Many clubs don't particularly like to share in times of plenty. They enjoy it even less when they are hit in the pocketbook in other ways: from lost gate receipts to potentially domestic broadcast holders and sponsors trying to claw back money to the simple fact that if there's a global recession as a result of the pandemic (in case you hadn't noticed, the Dow is down nearly 30%, year over year), everybody is poorer and less likely to spend money.
That means the "working group" set up by UEFA to deal with this have their work cut out for them. Dividing up a much smaller pie when everybody is hungry (and some face starvation) is neither easy nor straightforward. They have big calls to make, including whether to dip into their cash reserves (currently estimated to be around half a billion dollars) or relax Financial Fair Play regulations (this would seem like a no-brainer to me). They'll be doing this against a broader backdrop of every institution, from domestic leagues to FIFA, doing their part to pitch in. For smaller clubs, there will be immediate cash flow issues. In England, Barnet have laid off their entire non-playing staff. Others might follow suit, and in part, that's because many clubs (perhaps too many clubs) live week-to-week, and as soon as you cut off their main means of revenue -- gate receipts -- they risk going off the rails.
"We know how clubs are managed. They're always right at the line or even above the line," FIFPro General Secretary Jonas Baer-Hoffmann said. "There simply aren't a lot of reserves that clubs can bank on. If we don't respond very quickly to stabilise the cash flow of clubs, we'll have a massive problem of liquidity. We need to come up with a system where football helps itself."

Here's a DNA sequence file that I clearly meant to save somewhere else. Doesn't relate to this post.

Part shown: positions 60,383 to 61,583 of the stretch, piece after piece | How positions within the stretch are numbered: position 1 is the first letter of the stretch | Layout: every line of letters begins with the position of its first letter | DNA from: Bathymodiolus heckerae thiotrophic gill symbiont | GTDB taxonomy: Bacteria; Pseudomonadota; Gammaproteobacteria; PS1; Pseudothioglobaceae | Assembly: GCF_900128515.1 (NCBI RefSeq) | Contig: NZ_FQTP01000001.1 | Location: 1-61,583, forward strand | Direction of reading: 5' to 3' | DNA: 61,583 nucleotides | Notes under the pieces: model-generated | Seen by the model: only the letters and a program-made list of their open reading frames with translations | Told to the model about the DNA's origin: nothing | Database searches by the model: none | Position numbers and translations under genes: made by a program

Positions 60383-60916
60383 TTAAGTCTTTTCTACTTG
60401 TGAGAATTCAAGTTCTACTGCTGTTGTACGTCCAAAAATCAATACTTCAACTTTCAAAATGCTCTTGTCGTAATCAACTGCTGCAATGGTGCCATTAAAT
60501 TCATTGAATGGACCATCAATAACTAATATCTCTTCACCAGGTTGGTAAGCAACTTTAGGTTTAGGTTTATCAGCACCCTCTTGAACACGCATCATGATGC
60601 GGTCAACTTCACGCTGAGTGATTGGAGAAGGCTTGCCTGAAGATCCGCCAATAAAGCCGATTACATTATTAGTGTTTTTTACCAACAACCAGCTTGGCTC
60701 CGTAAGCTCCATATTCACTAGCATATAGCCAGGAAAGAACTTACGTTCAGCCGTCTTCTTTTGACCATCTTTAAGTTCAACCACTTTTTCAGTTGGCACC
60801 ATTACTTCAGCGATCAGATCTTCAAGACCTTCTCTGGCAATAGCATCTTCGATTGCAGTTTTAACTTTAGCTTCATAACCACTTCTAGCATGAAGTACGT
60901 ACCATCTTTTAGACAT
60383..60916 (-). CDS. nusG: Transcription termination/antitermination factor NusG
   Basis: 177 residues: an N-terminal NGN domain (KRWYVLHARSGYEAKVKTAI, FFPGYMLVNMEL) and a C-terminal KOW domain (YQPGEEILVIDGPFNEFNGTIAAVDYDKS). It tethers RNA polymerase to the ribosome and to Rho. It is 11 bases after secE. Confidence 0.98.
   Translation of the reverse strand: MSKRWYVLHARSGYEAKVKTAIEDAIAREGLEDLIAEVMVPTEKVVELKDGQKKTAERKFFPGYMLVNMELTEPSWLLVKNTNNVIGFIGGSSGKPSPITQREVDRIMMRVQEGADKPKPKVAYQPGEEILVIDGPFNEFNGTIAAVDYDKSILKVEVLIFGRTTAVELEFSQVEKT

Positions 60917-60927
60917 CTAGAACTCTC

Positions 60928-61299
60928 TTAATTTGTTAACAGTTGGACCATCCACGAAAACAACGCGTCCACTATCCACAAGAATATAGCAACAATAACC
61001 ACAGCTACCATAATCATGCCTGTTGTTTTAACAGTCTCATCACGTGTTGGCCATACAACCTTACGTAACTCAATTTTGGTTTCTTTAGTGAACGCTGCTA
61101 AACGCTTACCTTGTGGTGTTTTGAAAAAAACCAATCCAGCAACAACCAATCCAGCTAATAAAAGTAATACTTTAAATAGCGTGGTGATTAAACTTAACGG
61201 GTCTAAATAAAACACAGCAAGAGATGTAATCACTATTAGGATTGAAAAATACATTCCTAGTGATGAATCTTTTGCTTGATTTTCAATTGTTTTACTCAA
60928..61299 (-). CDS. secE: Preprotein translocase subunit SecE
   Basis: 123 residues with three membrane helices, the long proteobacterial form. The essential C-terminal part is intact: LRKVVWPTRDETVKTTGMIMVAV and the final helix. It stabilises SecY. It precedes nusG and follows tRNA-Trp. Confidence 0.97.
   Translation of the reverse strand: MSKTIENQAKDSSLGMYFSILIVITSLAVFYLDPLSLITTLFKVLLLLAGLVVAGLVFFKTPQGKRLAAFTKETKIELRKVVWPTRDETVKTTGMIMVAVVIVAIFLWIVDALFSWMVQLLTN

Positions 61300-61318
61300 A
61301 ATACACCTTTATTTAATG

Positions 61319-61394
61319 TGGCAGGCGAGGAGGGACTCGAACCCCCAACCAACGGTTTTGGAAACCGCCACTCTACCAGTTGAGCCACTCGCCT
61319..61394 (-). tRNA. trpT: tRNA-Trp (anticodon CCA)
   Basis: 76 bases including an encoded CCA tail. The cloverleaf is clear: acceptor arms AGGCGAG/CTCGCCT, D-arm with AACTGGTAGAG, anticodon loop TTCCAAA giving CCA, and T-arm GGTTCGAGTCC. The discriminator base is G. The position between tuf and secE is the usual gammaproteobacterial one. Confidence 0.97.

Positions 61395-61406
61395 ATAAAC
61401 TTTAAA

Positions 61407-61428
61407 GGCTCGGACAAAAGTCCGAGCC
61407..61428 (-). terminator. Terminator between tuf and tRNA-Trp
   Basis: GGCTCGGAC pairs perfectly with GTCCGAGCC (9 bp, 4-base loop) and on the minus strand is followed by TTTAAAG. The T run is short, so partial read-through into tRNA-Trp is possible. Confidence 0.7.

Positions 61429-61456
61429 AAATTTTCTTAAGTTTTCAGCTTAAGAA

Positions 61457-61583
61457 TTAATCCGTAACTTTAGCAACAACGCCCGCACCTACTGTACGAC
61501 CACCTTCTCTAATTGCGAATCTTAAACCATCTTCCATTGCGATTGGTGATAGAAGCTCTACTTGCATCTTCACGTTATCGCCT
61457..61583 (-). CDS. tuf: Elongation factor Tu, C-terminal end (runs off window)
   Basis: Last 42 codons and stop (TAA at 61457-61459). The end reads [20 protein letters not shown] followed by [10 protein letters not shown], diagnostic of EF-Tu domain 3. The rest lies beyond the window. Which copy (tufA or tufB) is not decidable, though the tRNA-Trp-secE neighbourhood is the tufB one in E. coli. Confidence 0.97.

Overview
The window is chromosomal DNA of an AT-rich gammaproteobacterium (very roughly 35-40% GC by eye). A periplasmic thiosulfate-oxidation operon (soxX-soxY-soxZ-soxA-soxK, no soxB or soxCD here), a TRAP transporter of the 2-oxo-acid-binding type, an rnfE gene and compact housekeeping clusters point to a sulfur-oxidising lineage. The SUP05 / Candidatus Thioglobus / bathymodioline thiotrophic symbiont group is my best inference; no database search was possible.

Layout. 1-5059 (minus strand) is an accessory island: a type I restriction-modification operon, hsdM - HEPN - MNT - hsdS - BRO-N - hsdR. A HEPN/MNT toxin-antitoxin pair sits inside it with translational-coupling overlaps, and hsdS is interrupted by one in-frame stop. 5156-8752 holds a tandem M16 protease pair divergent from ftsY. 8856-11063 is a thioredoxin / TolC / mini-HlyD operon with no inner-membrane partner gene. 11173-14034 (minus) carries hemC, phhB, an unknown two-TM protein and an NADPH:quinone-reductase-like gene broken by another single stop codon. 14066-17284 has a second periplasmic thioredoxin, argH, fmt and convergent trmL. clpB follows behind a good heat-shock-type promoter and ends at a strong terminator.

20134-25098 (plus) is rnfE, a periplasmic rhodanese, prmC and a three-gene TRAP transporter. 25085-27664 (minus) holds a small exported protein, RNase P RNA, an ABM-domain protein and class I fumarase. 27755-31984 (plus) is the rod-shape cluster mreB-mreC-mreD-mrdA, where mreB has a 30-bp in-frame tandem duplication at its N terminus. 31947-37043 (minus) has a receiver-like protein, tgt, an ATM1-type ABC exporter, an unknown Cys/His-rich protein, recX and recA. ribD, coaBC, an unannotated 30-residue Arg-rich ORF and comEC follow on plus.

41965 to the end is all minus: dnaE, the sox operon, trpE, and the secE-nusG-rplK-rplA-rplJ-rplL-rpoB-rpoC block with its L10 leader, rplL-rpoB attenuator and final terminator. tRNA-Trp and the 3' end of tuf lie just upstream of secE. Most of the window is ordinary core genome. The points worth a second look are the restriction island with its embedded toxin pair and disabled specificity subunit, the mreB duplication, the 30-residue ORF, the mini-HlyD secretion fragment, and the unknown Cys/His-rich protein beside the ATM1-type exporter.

The problem is that football is by nature a competitive, dog-eat-dog world. Last week, Hans-Joachim Watzke, the Borussia Dortmund chief executive, was very blunt: "At the end of the day, the clubs who have the effort to put a bit of money aside these past years can't reward those who have not ... We're running businesses in a market, and we're in competition."
He might sound like the Grinch, and those who remember back just over a decade will recognise that his club was on the brink of bankruptcy, helped by rivals such as Bayern Munich. But it doesn't mean he that doesn't have a point. Any bailout, whether it's advance payment of TV rights, tax credits or low-interest loans, has to come with strings attached, starting with a commitment to total financial transparency going forward. There has to be serious oversight and tough requirements for liquidity and reserves. You can't have owners borrowing against club assets or making other risky decisions, as happened at Bury and at several other clubs. The best way to guarantee oversight is to crowdsource it. As well as liquidity requirements and a regulatory body with power, have all the books online so that local fans and media can keep a watchful eye.
That's an idea for the future. Right now, the good news is that the main actors are saying the right things. FIFA agreed to move the inaugural 24-team Club World Cup from 2021 to a future date without a peep of protest. They also said they're open to revising both transfer regulations and the international match calendar to help in this emergency situation. That's essential. You want to be hopeful that this sort of diplomacy and solidarity can start at the top and trickle down.
We don't know what lies ahead or for how long. We need diplomacy and selflessness and willingness from FIFA, UEFA and domestic leagues to put their self-interests aside. To paraphrase legendary Miami Sharks coach Tony D'Amato (so legendary, in fact, that he's a fictional character), the institutions that govern the game will either stand collectively and survive, or they will fall as individuals.